Mexico received its first shipment of vaccines from Pfizer in mid-December, but turned to Sputnik V in January when other expected vaccine shipments were delayed. Sputnik too arrives later than initially expected. Mexico President Andrés Manuel López Obrador spoke with Russia President Vladimir Putin in late January.
In early February, Mexican regulators gave Sputnik V emergency approval and the government signed a contract to bring 400,000 doses to Mexico in February.
SEATTLE — Seattle’s public school system is delaying a return to the classroom for its youngest students during the coronavirus pandemic by at least a week because it has yet to reach an agreement with the teachers’ union.
In a statement Monday the district said it had not yet negotiated new working conditions with the Seattle Education Association. Previously the district had hoped to begin some in-person learning on March 8.
Gov. Jay Inslee has urged more schools to open up to in-person instruction, saying the online classroom experience wasn’t adequate for many. Seattle is the state’s largest district, with about 50,000 students. The district had hoped to give parents the option to have preschool, kindergarten, first grade and special education students return for some classroom instruction.
The Seattle teachers’ union said it wants specific language on COVID-19 safety protocols put in writing.
MANILA, Philippines — The Philippine president will reject recommendations to further ease coronavirus quarantine restrictions until a delayed vaccination campaign kicks off, his spokesman said.
President Rodrigo Duterte also rejected a plan to resume face-to-face school classes in some pilot areas until vaccinations, which have been set back by delays in the arrival of initial batches of COVID-19 vaccine, have been launched, presidential spokesman Harry Roque said.
The scheduled delivery on Tuesday of 600,000 doses from Sinovac Biotech Ltd. was postponed anew after the China-based company failed to immediately secure an emergency-use permit from Manila’s Food and Drug Administration. Sinovac got the authorization Monday.
Top economic officials have asked Duterte to consider further easing quarantine restrictions starting in March to bolster the economy, which has suffered one of the worst recessions in the region, and stave off hunger. But Duterte rejected the recommendations.
“The chief executive recognizes the importance of re-opening the economy and its impact on people’s livelihoods,” Roque said but added that the president “gives higher premium to public health and safety.”
The Philippines has reported more than 563,000 confirmed cases and more than 12,000 deaths, the second highest in Southeast Asia.
WASHINGTON — President Joe Biden called the U.S. topping of the threshold of 500,000 deaths blamed on the coronavirus a “truly grim, heartbreaking milestone.”
Biden is urging Americans to resist becoming “numb to the sorrow” and “viewing each life as a statistic.” He says the people lost were “extraordinary.”
Biden also touched on the personal tragedy he’s experienced in losing his first wife and baby daughter in a car collision, and later losing an adult son to brain cancer.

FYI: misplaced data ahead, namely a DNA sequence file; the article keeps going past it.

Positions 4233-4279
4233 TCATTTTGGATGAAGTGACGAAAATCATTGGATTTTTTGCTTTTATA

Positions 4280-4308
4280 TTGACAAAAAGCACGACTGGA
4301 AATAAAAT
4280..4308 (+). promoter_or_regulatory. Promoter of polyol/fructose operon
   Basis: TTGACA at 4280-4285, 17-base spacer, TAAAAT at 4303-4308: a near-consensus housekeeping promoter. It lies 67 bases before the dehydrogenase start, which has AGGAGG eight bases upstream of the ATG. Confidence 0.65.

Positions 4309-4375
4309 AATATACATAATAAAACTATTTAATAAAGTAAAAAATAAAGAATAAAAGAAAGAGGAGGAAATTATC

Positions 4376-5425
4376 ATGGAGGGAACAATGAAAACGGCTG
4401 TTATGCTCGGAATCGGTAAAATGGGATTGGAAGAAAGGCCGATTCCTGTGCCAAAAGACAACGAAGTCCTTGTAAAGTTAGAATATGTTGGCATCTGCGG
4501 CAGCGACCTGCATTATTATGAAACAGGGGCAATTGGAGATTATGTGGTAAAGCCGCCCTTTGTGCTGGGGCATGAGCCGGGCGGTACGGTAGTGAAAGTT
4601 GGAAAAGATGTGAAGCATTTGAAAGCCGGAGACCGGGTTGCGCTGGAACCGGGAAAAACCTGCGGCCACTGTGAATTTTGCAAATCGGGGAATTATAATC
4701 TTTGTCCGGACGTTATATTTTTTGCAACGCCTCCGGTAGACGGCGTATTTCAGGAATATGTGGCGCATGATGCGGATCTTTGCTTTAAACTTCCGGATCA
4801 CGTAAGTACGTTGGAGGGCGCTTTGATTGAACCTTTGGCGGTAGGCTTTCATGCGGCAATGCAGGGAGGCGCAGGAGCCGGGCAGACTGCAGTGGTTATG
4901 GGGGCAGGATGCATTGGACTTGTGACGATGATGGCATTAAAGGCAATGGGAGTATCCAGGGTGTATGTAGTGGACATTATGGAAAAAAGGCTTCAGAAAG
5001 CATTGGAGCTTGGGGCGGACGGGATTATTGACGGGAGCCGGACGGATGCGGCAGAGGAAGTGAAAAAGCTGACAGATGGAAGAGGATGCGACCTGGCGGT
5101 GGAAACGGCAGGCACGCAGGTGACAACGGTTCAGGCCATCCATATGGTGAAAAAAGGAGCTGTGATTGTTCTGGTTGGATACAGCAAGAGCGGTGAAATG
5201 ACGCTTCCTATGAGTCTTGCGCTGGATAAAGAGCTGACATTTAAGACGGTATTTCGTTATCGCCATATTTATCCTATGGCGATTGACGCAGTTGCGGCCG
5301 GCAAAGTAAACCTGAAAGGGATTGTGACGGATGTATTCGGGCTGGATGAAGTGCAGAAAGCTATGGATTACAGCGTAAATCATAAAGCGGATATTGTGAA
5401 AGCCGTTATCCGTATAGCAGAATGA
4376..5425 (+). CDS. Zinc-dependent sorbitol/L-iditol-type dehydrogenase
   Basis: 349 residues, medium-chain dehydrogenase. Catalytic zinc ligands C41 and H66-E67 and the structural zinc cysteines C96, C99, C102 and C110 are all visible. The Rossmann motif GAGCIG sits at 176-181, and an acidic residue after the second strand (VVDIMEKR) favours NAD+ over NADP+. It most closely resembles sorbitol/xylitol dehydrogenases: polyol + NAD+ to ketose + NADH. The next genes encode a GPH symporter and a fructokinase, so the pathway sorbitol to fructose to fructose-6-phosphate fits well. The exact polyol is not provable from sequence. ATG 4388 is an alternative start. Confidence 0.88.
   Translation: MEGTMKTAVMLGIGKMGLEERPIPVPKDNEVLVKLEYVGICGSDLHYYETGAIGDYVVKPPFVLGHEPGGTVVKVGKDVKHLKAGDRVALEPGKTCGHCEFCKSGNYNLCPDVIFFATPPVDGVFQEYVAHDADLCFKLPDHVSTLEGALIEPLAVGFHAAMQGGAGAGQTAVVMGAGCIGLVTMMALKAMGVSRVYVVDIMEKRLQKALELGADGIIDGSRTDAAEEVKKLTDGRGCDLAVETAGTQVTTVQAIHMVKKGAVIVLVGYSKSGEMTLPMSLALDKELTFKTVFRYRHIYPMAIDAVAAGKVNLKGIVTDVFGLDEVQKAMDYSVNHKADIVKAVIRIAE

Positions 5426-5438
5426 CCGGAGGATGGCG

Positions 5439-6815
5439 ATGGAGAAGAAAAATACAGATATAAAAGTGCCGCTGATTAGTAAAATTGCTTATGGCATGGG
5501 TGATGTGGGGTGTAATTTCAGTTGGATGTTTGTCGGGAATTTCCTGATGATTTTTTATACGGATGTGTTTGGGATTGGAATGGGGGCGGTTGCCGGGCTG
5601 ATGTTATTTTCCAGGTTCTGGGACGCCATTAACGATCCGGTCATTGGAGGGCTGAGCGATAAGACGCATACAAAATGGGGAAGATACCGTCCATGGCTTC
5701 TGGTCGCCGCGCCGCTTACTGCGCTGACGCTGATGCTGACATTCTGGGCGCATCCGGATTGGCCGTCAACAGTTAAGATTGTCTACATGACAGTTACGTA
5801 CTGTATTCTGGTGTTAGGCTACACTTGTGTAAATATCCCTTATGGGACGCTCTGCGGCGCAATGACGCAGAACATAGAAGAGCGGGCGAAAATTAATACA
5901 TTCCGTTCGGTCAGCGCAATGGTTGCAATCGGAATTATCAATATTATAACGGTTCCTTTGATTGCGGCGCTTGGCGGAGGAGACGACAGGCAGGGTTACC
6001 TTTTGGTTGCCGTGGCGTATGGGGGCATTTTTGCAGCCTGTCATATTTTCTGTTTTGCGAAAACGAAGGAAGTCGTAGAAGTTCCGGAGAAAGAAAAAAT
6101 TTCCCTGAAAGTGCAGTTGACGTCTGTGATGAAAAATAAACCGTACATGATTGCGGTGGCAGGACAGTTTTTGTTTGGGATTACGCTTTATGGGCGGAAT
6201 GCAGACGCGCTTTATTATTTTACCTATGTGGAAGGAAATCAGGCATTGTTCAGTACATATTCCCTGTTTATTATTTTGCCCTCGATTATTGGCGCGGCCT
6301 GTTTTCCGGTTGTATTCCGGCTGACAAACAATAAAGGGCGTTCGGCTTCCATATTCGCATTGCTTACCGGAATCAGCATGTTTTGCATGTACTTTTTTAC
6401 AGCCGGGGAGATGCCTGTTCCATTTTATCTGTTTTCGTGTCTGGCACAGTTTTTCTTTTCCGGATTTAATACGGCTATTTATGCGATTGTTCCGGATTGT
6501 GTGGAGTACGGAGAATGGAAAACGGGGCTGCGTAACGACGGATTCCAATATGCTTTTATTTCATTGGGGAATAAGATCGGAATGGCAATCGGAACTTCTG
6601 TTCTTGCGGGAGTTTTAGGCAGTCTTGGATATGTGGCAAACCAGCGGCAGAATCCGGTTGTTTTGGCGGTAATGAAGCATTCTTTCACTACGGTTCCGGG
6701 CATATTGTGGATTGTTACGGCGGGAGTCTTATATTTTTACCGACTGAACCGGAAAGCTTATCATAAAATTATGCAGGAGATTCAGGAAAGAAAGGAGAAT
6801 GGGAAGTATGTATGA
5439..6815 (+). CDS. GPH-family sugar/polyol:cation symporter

Biden tells the nation’s he knows it’s hard but that “to heal, we must remember.”
He spoke before holding a moment of silence in the White House and inviting the public to join.
WASHINGTON — Drugmaker Johnson & Johnson says it will be able to provide 20 million U.S. doses of its single-shot COVID-19 vaccine by the end of March, assuming it gets the greenlight from federal regulators.
J&J disclosed the figure ahead of a Congressional hearing on Tuesday looking at the country’s vaccine supply. White House officials cautioned last week that initial supplies of J&J’s vaccine would be limited.
The company reiterated that it will have capacity to provide 100 million vaccine doses to the U.S. by the end of June. That supply will help government officials reach the goal of having enough injections to vaccinate most adult Americans later this year. On a global scale, the company aims to produce 1 billion doses this year.
U.S. health regulators are still reviewing the safety and effectiveness of the shot and a decision to allow its emergency use is expected later this week. J&J’s vaccine would be the first in the U.S. that requires only a single shot.
Pfizer and Moderna vaccines require two doses spaced weeks apart. Executives from both companies and two other vaccine makers will also testify at Tuesday’s hearing.
WASHINGTON — The Food and Drug Administration said Monday that it won’t require huge, months-long studies if COVID-19 vaccines eventually need tweaking to better match a mutating virus — small, short studies will suffice.
The vaccines now being rolled out do still protect against different variants of the virus, the FDA stressed. But viruses mutate constantly, and some new versions are starting to raise concerns. So FDA issued new guidelines for vaccines — as well as for virus tests and treatments — on steps that companies can start taking to get ready.
“We’re trying to be prepared in advance,” said Dr. Peter Marks, the FDA’s vaccines chief.
Already major manufacturers have started updating their vaccine recipes if regulators eventually decide that’s necessary.
Marks said the needed tests would include a few hundred people rather than thousands, and could take just two or three months. Volunteers would receive experimental doses of the tweaked vaccine and then have their blood checked to see if it revved up the immune system about as well as the original vaccines do.